Rack and Pinion System Design
Hi everyone
I'm new here and I was wondering if anybody could help me. I need to design a rack and pinion gear train at work and I am having trouble finding specific information on these gear trains. I have all the gear stress formulas and factors, but my basic problem remains:
How do I calculate the torque required on the gear, if the required linear load is known?
I thought about using the torque formula (T=r x F) and using the pitch diameter as my moment arm (r). Somehow this feels too simple. Am I on the right track here?
Once I know what diameter gears I need to look at, the rest of my design will be (relatively) straightforward.
I'm new here and I was wondering if anybody could help me. I need to design a rack and pinion gear train at work and I am having trouble finding specific information on these gear trains. I have all the gear stress formulas and factors, but my basic problem remains:
How do I calculate the torque required on the gear, if the required linear load is known?
I thought about using the torque formula (T=r x F) and using the pitch diameter as my moment arm (r). Somehow this feels too simple. Am I on the right track here?
Once I know what diameter gears I need to look at, the rest of my design will be (relatively) straightforward.
Replies

Kaustubh KatdareTagging @#LinkSnipped# , @#LinkSnipped# , @#LinkSnipped# .

SekocanHi and welcome,
I believe the known linear load is on the rack. So the torque on the gear would be
T = r * F where T is the torque on the gear, r is the radius (not diameter) of the gear and F is the load on the rack.
You should be careful about the units. A common mistake is using kilograms instead of Newtons.
Besides, there would be another force between the gear and the rack. This force will try to seperate gear from rack. Will try to push them away. This force is the result of the tooth profile of the gear and the rack. Please consider this while designing the bearings. 
SteveMThanks, I'll definitely consider that. I'm assuming that this force will be a function of the pressure angle I choose to use?
(if you guys can give me other general tips, I welcome themðŸ˜€, I only got my degree in December, so I'm very new on the job) 
SekocanYes it's definietly a function of the pressure angle.
Another tip: have a mechanical design book on your table all the time (I have Shigley's Mechanical Engineering Design which is not the simplest book but it has almost everything about mechanical engineering).
I had my degree some years ago and I forgot %90 of everything I've learned in my undergrad years and almost %100 in grad years. As engineers, we are dealing with very technical details and without practice, it is impossible to remember everything. Besides, any mistake we do in our design may even cost several lives. So what you are doing here, being suspicious about your own calculations and asking for help from colleagues is a great thing.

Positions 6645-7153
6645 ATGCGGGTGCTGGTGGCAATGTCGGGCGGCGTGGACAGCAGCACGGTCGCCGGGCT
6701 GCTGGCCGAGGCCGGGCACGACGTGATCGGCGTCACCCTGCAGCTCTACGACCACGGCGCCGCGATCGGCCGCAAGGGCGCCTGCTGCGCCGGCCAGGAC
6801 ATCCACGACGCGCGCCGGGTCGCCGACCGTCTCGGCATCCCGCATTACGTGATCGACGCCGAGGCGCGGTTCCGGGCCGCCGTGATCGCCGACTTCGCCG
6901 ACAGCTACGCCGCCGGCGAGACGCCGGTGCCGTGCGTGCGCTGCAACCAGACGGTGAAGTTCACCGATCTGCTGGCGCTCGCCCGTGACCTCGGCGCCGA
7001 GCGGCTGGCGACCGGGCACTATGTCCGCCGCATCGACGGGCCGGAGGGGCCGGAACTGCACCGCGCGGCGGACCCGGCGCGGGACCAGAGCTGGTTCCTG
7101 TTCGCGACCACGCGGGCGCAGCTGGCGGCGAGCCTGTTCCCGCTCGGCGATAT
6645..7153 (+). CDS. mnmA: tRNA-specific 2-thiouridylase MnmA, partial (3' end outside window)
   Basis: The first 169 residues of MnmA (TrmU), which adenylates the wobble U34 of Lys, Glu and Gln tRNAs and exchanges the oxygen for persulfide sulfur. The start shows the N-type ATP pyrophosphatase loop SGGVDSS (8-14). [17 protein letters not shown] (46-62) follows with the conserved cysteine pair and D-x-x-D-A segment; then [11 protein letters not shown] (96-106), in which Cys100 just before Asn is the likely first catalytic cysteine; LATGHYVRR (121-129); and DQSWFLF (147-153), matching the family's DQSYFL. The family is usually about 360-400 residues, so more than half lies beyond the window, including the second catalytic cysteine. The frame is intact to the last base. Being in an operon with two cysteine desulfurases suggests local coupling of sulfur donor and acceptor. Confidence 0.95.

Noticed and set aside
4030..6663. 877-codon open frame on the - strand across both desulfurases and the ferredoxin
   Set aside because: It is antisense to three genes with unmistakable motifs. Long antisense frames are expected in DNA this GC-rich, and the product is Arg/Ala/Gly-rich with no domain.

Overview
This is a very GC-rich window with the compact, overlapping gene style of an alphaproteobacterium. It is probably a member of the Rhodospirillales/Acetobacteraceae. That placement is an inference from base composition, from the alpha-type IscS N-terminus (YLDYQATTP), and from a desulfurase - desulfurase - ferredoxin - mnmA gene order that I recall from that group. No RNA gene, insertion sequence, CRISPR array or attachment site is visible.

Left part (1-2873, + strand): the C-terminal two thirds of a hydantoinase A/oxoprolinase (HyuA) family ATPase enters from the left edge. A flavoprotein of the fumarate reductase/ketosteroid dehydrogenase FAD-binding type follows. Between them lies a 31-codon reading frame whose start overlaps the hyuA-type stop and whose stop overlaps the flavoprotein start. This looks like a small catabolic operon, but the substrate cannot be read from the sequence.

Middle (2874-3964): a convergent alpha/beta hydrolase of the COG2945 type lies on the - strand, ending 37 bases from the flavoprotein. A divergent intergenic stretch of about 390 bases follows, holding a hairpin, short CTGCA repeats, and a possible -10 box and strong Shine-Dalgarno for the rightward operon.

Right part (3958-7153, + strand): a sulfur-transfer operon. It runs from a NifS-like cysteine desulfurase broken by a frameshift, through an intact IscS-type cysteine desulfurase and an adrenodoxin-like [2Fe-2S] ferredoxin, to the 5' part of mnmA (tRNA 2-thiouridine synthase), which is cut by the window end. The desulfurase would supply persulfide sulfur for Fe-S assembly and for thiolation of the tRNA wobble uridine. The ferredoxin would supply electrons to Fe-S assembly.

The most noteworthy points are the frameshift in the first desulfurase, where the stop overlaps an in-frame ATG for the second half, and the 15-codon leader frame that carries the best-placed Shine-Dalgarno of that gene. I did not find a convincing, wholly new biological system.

SteveMThanks Sekocan, my Shigley's book is actually on my table right now! The sections on gear design have most of the formulas needed for gear design, though I have to agree, it isn't the easiest book to use.
I will definitely have some colleagues look at work, I always appreciate a second opinion and some constructive criticism. 
zaveriAnother thing:
when power is transmitted between two gears, then either speed or torque is varied, depending on the size and the number of teeth on both the gears.
so hence the torque which you are applying though the pinion gear, may vary as soon as it is transmitted to the rack gear. 
SteveMI'm basing my calculations on the maximum external force that the rack during operation. I understand how gear trains swap out speed for torque, but I don't understand how the torque can vary as the force is transmitted to the rack.
As I understand it, the contact point between the teeth should stay at more or less the same radius, while the motor delivers a certain torque output. This should mean that the torque demand on the motor is constant. The only variation I see in the torque demand of the motor is the variation that comes in during the initial acceleration, which is a transient effect that dies off as an equilibrium speed is reached.
@#LinkSnipped#, am I missing something in the way I am seeing this? 
SekocanYes SteveM you are right. Since Rack gear is not a circular gear but it is a linear gear, the torque on the pinion is transformed to linear force on the rack.
If you draw the free body diagrams (I strongly recommend to draw free body diagrams for every force calculation problem) and assume the system is balanced (not moving or moving at constant speed), you will see that the shaft is giving a torque (T) to the pinion and the balancing force on the pinion is the force coming from the rack via one of the teeth. So the balancing equation is:
T  F * r = 0
If the F is constant (and since the "r" is also constant), T must be constant for all times.
Of course I am also assuming that the change in contact radius that you mentioned is negligible. 
SteveMThanks, it's good to know I'm on the right track! Can anyone perhaps provide me with a link to a website that gives Lewis form factor values that I can trust?
I'm writing a program that calculates the gear stress to help with my work, so values in tabulated form would be great. I found this website:
Spur Gears  Roymech
It has tables listing Lewis form factors, but I'm not sure if it is completely reliable.
You are reading an archived discussion.
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